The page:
Since launching The One Romance in London in late 2014, cofounders Tiffany Wright and her sister Amanda Brown have worked with about 2,000 wooers.

Social media has definitely bought out competitiveness in proposals

“Most of our clients are in high powered jobs and are quite time-poor. They’re willing to brainstorm romantic ideas but they don’t have the time to do the legwork,” says Wright.

The starting budget is usually around £1,000 ($1,248), but one client paid £500,000 ($624,001) for a proposal involving 700 singers and a celebrity appearance.

The desire to share

As well as the power of love, clients are driven by a desire to share the moment online.

“Social media has definitely bought out competitiveness in proposals,” says Wright.

Isn’t it a trifle unromantic to call in a planner? “We make the grooms-to-be work quite hard,” says Wright. “There’s a long form for them to fill in, asking questions like where they went on the first date and when was the first time they said ‘I love you’. They have to be very open and honest,” she says. “Once they see the idea in development they get very excited and start suggesting things themselves.”

In March last year, Anthony Williams, a web designer and digital marketer from Kent, England, wanted to surprise girlfriend Dembi — now his wife — with a flash mob proposal.

Wright suggested the intimate setting of a private cinema screening, rather than a public space. After lunch at a trendy hotel in London’s Covent Garden, hotel staff invited Anthony and legal personal assistant Dembi to preview a new movie. In the plush hotel cinema the lights dimmed and the movie began — starring 48-year-old Anthony.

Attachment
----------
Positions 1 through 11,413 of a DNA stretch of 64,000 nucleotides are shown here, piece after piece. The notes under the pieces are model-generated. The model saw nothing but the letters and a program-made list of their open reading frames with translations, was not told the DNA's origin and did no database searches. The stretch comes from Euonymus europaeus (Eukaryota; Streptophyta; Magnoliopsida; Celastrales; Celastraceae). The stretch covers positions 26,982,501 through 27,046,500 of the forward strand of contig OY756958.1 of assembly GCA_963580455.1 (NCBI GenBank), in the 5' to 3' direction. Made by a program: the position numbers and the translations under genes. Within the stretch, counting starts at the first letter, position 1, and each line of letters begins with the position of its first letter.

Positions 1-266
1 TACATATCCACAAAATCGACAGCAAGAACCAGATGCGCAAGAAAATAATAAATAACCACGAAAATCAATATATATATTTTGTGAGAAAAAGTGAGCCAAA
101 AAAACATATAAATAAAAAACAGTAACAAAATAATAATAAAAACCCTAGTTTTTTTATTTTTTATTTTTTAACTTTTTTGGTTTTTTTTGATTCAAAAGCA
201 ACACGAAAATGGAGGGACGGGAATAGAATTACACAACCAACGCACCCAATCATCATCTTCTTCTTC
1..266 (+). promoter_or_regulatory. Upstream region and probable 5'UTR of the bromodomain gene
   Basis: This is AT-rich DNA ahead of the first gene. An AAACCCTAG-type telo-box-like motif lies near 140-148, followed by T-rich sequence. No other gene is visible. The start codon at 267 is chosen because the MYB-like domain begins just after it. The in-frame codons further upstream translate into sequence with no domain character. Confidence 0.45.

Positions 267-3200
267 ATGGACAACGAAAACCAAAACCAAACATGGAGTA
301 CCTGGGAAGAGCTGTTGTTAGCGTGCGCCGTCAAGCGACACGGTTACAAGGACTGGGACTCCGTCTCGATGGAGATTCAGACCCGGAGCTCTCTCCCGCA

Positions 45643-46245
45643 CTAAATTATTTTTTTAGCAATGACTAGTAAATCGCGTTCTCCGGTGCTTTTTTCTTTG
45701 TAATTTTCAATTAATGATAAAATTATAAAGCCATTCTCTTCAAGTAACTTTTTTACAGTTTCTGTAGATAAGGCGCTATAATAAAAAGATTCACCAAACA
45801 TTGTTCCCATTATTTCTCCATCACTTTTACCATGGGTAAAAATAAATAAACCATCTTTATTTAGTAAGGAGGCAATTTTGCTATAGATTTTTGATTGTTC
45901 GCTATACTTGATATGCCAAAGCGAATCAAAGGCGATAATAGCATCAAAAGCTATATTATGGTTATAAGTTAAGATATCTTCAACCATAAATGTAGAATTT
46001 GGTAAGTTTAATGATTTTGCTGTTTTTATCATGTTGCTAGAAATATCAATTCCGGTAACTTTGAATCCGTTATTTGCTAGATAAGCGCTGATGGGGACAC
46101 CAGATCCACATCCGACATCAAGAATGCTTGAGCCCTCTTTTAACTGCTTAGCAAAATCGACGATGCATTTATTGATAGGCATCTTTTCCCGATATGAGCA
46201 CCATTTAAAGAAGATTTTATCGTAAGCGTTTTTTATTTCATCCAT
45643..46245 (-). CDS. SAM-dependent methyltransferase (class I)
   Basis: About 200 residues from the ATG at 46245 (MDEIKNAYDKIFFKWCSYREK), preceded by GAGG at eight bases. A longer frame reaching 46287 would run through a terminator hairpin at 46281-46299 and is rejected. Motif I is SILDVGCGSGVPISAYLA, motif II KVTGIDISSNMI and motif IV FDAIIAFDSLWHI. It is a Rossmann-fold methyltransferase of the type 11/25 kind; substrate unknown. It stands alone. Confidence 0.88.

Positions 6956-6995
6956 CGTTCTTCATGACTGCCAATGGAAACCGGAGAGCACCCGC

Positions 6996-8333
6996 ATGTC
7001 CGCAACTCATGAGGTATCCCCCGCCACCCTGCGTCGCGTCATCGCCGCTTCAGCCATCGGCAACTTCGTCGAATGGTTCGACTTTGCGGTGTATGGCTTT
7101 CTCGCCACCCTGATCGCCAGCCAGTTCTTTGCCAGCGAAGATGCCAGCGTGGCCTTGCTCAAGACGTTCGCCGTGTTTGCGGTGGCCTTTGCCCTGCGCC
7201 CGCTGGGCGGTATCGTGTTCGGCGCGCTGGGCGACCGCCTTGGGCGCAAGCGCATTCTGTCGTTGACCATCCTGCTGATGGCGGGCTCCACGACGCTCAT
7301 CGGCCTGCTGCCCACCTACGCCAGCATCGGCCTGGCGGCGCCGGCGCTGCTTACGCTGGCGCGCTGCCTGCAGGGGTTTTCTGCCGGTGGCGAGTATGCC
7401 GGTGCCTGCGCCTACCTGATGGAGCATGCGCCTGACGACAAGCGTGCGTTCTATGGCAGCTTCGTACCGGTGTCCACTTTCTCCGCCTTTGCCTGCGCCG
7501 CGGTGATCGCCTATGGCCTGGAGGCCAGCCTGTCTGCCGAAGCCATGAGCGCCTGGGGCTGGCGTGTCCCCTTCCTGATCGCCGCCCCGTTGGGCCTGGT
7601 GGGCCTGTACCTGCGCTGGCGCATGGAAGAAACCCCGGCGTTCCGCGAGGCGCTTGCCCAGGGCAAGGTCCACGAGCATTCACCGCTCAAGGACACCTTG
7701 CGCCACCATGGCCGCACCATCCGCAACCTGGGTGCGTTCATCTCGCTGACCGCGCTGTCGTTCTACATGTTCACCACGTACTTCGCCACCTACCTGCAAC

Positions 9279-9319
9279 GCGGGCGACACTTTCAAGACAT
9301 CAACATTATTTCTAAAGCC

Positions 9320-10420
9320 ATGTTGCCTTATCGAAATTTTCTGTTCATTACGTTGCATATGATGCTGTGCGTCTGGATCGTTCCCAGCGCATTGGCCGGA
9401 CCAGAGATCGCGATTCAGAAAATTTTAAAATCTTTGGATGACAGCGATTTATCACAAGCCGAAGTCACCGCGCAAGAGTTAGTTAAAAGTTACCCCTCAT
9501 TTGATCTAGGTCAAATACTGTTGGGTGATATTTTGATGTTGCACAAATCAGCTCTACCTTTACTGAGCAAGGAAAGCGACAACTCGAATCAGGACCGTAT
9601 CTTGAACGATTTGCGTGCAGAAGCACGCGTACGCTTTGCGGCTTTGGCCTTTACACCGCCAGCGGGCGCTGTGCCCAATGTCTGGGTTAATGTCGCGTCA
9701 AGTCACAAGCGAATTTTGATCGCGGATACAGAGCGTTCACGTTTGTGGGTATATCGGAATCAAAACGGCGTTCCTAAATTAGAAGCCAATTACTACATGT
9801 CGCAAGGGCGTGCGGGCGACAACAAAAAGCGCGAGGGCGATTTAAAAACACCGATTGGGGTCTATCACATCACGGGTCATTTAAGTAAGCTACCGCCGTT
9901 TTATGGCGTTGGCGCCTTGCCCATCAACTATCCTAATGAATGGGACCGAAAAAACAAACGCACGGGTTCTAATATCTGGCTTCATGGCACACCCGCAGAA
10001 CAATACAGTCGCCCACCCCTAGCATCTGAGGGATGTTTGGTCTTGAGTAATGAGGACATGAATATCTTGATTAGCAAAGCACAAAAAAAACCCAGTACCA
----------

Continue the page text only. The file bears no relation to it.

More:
“This is a moment I’ve prayed for all my life,” he proclaimed on screen. “To meet a lifelong partner, someone truly as special as you.” The film continued with him holding up flash cards displaying his reasons for loving Dembi.

Then, as the cinema filled with musicians and singers to serenade them, Anthony stood up from his cinema seat and proposed. In the video of the proposal, 33-year-old Dembi’s face is aglow, and on Anthony’s cheek a teardrop glistens.

“It’s very emotional when you do something that you’ve waited for and it manifests itself in the flesh before your eyes,” says Williams. He paid about £5,000 ($6,231) for his proposal experience.

An expensive bubble

It’s all about creating “a romantic bubble” within which you build up from feelings of suspense to “an emotional peak”, says Nicolas Garreau of ApoteoSurprise in Paris, France. Since 2006, Garreau has staged 1,600 proposals. As well as custom proposals, he offers 30 scenario experiences starting from 290 euros ($308).

I’m in the business of making women cry

For 19,900 euros ($21,183) a couple can cross Paris in a chauffeur-driven Rolls Royce Corniche before a gourmet lunch on the terrace of a manor house overlooking the Seine valley. A rumbling overhead will signal the arrival of four aeroplanes flying in formation. Their aerobatics display culminates with a massive heart drawn across the sky in white smoke.

More often requested, says Garreau, is the 1,990 euros ($2,118) option of a horse-drawn Cinderella coach complete with a chocolate shoe in the woman’s size, followed by a tour of Paris and dinner aboard a boat cruising the Seine.

“I’m in the business of making women cry,” says Garreau. “If the tears didn’t come I would feel I had failed in some way.”